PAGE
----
There's probably a debate to be had whether The First Theatrical Motion Picture About Harriet Tubman really ought to function as a genre movie, massaging or flat-out inventing events and characters in service to its dramatic spine, but I don't think there's much of a debate that Harriet is much more enjoyable to watch in this form than it would have been if it was a more conventional biopic. Gregory Allen Howard and Kasi Lemmons's screenplay works as a story above all: it compresses time according the needs of its conflict rather than to fit as much history as possible into 125 minutes, and it crafts a predominately fictional antagonist in the form of petty manchild slave owner Gideon Brodess (Joe Alwyn), the man from whom Harriet escaped in 1849. It's in the treatment of Gideon that the film shows its hand: he gets a lot of screentime, with the film insistently cutting back to show him back in Maryland, grousing and snarling as Harriet establishes herself with the leading abolitionists in Philadelphia, and for a while this seems like an unaccountably terrible mistake of screenwriting. Jumping back to Gideon so often pulls focus from Harriet in a manner that simply doesn't work if this is a by-the-books biopic; but that's exactly how we can tell this isn't a by-the-books biopic. Look at it again, and this becomes the parallel story of mutual antagonists, sketched out as mythically good and mythically bad, and the film's forward momentum is all about sending those two characters on the road to their final showdown in a sun-dappled wood. So, again, the stuff of a Western, and kudos to the filmmakers for landing on this unusual approach to telling the true story of a real-life hero: it's satisfying and watchable in a way that most biopics simply aren't.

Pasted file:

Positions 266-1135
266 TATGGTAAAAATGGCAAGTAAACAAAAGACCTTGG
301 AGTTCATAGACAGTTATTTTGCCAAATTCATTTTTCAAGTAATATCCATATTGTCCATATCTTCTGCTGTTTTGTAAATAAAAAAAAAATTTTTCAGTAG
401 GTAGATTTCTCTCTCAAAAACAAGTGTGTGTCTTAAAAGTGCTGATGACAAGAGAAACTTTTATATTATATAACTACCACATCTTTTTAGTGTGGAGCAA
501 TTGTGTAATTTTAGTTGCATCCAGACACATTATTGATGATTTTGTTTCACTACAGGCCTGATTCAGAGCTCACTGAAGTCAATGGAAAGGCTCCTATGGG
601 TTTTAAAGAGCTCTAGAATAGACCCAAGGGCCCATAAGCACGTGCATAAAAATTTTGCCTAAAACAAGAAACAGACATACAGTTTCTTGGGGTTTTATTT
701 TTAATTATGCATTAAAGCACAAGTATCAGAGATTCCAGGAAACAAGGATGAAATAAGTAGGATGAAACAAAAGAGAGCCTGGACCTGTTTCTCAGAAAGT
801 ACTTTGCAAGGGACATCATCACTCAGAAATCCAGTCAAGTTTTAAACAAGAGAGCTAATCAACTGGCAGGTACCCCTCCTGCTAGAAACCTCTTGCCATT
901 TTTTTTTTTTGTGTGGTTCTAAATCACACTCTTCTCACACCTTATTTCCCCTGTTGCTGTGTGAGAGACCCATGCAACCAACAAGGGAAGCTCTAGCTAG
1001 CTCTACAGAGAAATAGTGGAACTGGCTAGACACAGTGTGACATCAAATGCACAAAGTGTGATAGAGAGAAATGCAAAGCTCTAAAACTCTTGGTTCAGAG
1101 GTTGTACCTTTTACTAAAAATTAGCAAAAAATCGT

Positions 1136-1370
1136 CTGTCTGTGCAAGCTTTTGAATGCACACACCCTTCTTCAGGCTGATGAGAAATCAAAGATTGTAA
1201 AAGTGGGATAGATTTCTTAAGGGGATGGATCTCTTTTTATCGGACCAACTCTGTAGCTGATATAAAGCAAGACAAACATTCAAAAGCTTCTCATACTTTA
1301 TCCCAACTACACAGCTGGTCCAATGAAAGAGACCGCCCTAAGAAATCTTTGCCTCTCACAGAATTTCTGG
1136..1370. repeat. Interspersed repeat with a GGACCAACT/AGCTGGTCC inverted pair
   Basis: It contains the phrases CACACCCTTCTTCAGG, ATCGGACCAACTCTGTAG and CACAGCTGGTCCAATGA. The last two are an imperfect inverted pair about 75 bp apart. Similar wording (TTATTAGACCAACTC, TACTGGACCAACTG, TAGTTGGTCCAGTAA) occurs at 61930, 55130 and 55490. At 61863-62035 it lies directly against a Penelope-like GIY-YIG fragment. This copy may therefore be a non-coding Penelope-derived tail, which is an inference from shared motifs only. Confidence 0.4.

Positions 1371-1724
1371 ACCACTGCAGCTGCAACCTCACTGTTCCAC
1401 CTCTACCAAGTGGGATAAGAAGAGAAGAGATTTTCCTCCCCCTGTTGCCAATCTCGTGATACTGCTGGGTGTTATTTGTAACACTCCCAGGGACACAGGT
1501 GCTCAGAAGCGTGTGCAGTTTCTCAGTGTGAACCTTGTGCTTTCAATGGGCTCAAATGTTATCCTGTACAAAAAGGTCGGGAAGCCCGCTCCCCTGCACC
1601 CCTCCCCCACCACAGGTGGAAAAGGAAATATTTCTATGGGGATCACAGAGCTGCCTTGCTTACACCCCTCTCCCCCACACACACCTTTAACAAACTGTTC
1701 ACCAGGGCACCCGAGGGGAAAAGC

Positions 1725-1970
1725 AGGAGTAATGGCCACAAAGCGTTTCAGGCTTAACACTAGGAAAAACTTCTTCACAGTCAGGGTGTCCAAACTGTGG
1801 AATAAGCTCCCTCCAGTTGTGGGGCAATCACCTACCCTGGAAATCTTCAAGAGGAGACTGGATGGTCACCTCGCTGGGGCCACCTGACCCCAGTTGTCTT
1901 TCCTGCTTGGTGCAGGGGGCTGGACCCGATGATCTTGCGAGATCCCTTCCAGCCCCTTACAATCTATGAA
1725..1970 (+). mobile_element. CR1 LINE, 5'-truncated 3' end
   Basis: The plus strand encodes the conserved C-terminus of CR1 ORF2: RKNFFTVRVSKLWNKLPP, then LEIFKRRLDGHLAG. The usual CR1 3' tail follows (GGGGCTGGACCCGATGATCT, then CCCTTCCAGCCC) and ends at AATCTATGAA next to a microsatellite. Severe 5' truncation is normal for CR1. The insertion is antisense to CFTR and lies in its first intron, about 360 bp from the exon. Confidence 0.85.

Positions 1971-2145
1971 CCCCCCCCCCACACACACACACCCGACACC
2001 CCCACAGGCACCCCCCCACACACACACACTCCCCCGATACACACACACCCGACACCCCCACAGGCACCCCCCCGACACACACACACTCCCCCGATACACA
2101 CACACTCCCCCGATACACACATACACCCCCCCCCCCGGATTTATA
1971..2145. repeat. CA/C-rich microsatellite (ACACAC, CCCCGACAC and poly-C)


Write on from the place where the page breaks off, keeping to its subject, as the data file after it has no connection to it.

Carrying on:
The screenplay still has some issues, mostly in the form of its generally poor dialogue (it might avoid the structural problem of a biopic, but Harriet is powerless in the face of Biopic Dialogue, with characters baldly declaring how they fit into the History happening all around them; the film also just barely avoids a "hello escaped slave and celebrated author Frederick Douglass, how are you doing?" moment by the skin of its teeth), and its confusing relationship to time. The main plot of the film covers nine years, but only one jump of a single year is clearly indicated, and the film's third quarter notably shifts into "then all this stuff happened" without letting us figure out why, or when, or in what order. But given how easy it is to imagine a worse version of this material (how could it not be, when we get several examples every single year?), these missteps are at least easy to overlook.